It also allows cyclists to get to Pacific Beach without taking the Grand Avenue Bridge, just to the north, that’s filled with fast-moving cars. This gets to one fundamental question about bike routes and bike safety. Do you integrate bike and car traffic, or do you separate them?

There are two ways you can create a bike lane. You can pour a little extra concrete off the road so the bikes can be separate from the car traffic. Some people call them bike paths. Or you can paint a couple of lines on the edge of the road, so the cars know that’s where the bikes are supposed to be. You can create a bike lane with paint, or with pavement.

The problem with paint is it offers no physical protection. Charles Gilbreth was in a painted bike lane, and he was still hit and killed. But Harris said physical separation of all bikes and cars would be practically impossible.

“We are not going to be able to build redundant bike facilities – redundant to the roadway – in every single location. So we have to start with as much identification, identifying markings, as we can,” he said.

Cyclist Tom Adler said when separation is not possible, cities need to find ways to slow down car traffic by, for instance, narrowing lanes.

“So that provides a lot of ‘side friction,’ so when you’re in the car you don’t feel like you want to go fast,” said Adler.

The story of Charles Gilbreth comes very close to home for me. Five years ago, I ended up in a hospital after being hit by a car, while riding my bike, on Montezuma Road, just 200 yards east of where Gilbreth was hit and killed.

Back at the memorial bike ride for Gilbreth, cyclist Timur Ender said making streets safe for bikes is not just about protecting people and saving lives.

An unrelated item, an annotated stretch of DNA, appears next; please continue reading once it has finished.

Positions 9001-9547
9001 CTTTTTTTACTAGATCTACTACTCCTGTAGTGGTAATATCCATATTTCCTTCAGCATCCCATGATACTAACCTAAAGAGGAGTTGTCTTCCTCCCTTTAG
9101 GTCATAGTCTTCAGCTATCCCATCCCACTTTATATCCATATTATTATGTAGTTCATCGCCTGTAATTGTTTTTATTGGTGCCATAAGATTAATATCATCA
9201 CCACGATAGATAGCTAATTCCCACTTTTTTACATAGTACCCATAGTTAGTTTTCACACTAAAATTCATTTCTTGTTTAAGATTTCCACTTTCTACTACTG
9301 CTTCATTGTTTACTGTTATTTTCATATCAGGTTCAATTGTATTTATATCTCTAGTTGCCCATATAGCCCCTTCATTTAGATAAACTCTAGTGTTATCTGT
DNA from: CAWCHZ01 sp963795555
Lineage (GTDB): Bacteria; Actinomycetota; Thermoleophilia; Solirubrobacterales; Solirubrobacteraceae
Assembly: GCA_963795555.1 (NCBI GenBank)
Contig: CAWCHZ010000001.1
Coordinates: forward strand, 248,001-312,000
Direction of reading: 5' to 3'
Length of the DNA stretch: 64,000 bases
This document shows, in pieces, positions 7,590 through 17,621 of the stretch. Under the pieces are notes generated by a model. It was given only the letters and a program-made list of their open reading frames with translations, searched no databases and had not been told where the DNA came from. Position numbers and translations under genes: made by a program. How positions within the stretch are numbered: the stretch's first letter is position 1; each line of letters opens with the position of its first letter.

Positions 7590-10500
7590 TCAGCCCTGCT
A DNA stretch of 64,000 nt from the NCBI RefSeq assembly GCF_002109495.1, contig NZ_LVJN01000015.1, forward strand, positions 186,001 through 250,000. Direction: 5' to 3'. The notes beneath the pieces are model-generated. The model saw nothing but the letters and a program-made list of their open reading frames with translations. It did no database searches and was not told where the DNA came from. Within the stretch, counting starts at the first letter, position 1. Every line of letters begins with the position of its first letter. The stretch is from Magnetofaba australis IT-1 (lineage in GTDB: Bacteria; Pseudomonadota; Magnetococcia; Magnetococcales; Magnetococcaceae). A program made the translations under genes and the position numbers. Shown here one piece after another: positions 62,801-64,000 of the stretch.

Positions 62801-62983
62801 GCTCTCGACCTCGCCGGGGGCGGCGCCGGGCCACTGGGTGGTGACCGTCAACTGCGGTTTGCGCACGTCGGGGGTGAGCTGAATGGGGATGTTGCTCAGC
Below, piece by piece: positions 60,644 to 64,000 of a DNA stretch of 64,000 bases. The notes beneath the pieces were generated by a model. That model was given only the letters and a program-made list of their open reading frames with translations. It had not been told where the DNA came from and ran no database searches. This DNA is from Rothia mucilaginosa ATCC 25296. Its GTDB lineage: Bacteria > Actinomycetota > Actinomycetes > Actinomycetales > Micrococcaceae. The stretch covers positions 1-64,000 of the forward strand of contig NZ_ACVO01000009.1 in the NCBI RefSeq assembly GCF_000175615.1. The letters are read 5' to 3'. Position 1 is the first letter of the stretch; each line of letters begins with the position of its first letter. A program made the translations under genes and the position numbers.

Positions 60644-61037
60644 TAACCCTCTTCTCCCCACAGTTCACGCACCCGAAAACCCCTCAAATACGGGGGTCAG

“It’s about the bigger picture. It’s about creating a more sustainable city, healthier people, and better air quality,” said Ender. “And we can’t do that if the very people who exemplify their actions on a daily basis by riding bicycles are being killed at a rate of once a month.”

Video by Katie Euphrat

Comments

Avatar for user 'kathleenferrier'

kathleenferrier | May 8, 2012 at 12:26 p.m. ― 2 years, 6 months ago

Tom, thanks for this article. Please be reminded that about 2,000 people who walk and bike are injured in the City of San Diego EACH YEAR. Timur has it right that the story is about the big picture - creating livable, healthier places where people have OPTIONS. In addition to the larger projects like the one mentioned by Bill Harris, I'd like to see the City make a comprehensive effort to act on small projects. Paint for crosswalks, bike lanes and road diets can go a long way to slow cars down and make it safer for people walking and biking. As the City embarks upon its historic repaving efforts too, it should be maximizing opportunities for safe streets for everyone.

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Avatar for user 'petevannuys'

petevannuys | May 8, 2012 at 4:44 p.m. ― 2 years, 6 months ago

With respect, Bill Harris is wrong. Our streets are not "for cars." As an engineer he has only been trained to engineer for motorized traffic, so that's his perspective. The streets and highways were bought and are still being paid for by tax-payers, citizens who need a choice of transportation. Bicycles have always been part of "traffic" and again, apologies to Harris, but all State and local legal definitions of "traffic" include bicycles and other modes. He and his colleagues simply must get with the program.